Understanding interfacial chemistry and electronic transport of solid electrolytes for solid-state battery development

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Shao, Bowen
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Electronic thesis
Mechanical engineering
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The development of superionic solid electrolytes (SEs) has proceeded rapidly these years, with the ionic conductivity of some electrolytes surpassing that of the conventional liquid electrolytes. However, incorporating these new materials into batteries to make solid-state batteries (SSBs) has proven difficult. The electrode/electrolyte interfacial resistance is being considered as the limiting factor, but the exam mechanisms of this resistance have not been fully explained. The first of part of my thesis focuses on understanding the interfacial chemistry between a high-capacity, low-cost conversion-type iron fluoride cathode and SEs. Two representative SEs, amorphous 75Li2S-25P2S5 (LPS) and glass-ceramic Li3YCl6 (LYC), for the sulfide- and halide-based conductors, respectively, are used in this study. The electrochemical characteristics of FeF2 in LPS SE exhibit drastic deviations from that in the liquid electrolyte batteries. Detailed characterizations by ex-situ X-ray diffraction (XRD) and X-ray absorption spectroscopy (XAS) revealed that irreversible transformation from FeF2 to FeS occurs when testing FeF2 in the sulfide-based SE. Changing the SE to halide-based materials has been shown to enable a complete conversion and reconversion of FeF2, with a specific capacity of 600 mAh/g at 0.1 C at an average potential of around 2.6 V. The characterization results from ex-situ XRD and XAS also confirmed the excellent electrochemical and chemical stability of LYC can enable a complete conversion and deconversion of FeF2. Due to the excellent interfacial stability, a halide based FeF2 cathode with an extremely long cycle life was developed. This work highlights the significant effects of SE compositions on the redox behaviour of FeF2 cathodes, and we expect the same concept of utilizing halide-based SEs can also be generalized to other conversion-type cathodes for the development of low-cost, low-toxicity and energy-dense SSBs. In addition to a long cycle life, the real application of solid-state batteries also requires the battery to have an extremely long calendar life, i.e., the life of a battery during storage. While calendar life has not been seriously considered as an issue for SSB development, it is proposed here that the long calendar life of LiPON-based thin film SSB cannot be assumed for sulfide- or halide-based SSBs due to the significant difference in the electronic conductivity of SEs (10-14 to 10 13 S/cm for LiPON vs. 10-9 to 10-8 S/cm for typical sulfide- and halide- based SEs). The second part of my thesis aims to understand the electronic transport properties in typical Li SEs. We propose that the electronic conductivities of SEs are overestimated from the conventional measurements. By revisiting direct current polarizations using two-blocking-electrode cells and the Hebb-Wagner approach, their sources of inaccuracy are provided and the anodic decomposition of SE is highlighted as the key source for the overestimated result. Modifications in the electrode selection and data interpretation are also proposed to approach the intrinsic electronic conductivity of SEs. A two-step polarization method is also proposed to estimate the electronic conductivity of sulfides that decompose during measurement. Measured by the modified approach, the electronic conductivities of all SEs are one or two orders of magnitude lower than the reported value. Despite that, the electronic conductivity of sulfides seems to be still quite high to enable SSBs with a long calendar life of >10 years, highlighting the critical need for a more careful study of electronic transport in lithium SEs.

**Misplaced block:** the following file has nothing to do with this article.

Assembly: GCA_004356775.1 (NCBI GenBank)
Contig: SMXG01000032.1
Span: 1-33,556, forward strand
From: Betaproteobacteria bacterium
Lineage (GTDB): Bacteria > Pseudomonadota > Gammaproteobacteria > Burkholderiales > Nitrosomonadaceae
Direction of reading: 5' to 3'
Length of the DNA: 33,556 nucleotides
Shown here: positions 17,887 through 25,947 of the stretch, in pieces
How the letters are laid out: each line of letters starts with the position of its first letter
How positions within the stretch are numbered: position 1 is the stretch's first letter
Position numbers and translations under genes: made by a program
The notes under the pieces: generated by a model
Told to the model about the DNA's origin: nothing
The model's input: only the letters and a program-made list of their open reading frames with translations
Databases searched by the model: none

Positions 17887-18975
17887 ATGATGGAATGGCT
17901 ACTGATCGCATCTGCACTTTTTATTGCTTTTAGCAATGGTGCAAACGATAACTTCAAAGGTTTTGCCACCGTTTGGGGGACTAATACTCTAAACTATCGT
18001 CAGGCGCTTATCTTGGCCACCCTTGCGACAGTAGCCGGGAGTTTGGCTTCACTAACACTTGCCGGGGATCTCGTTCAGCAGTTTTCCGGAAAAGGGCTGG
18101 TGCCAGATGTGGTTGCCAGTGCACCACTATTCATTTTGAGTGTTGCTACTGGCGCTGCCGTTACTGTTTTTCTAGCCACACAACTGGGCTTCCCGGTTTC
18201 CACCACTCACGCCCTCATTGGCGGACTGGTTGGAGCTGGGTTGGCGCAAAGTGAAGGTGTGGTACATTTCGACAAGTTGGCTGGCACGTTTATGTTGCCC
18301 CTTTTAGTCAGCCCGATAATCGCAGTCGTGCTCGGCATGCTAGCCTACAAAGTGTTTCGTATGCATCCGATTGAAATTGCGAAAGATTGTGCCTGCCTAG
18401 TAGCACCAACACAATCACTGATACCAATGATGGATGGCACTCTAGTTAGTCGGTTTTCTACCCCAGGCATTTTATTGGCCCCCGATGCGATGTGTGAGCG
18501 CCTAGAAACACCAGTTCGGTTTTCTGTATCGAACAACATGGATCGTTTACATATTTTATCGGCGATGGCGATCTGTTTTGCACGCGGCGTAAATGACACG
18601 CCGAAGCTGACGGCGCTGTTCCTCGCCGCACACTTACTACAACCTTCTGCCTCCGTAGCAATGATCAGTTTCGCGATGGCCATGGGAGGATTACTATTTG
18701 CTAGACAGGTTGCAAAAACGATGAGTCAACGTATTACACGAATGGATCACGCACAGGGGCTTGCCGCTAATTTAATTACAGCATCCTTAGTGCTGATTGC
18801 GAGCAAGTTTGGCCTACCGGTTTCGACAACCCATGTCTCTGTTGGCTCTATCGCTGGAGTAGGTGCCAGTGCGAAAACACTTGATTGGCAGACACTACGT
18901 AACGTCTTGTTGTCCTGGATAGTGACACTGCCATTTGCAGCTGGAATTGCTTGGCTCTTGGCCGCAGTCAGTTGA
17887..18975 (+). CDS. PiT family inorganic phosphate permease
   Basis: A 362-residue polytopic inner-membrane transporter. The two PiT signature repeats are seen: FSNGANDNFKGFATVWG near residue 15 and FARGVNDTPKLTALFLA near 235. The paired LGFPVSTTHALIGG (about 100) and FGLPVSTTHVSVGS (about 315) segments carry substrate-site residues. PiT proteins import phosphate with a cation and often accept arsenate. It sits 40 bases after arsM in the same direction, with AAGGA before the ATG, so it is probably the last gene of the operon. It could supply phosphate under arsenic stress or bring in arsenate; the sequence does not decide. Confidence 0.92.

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Rensselaer Polytechnic Institute, Troy, NY
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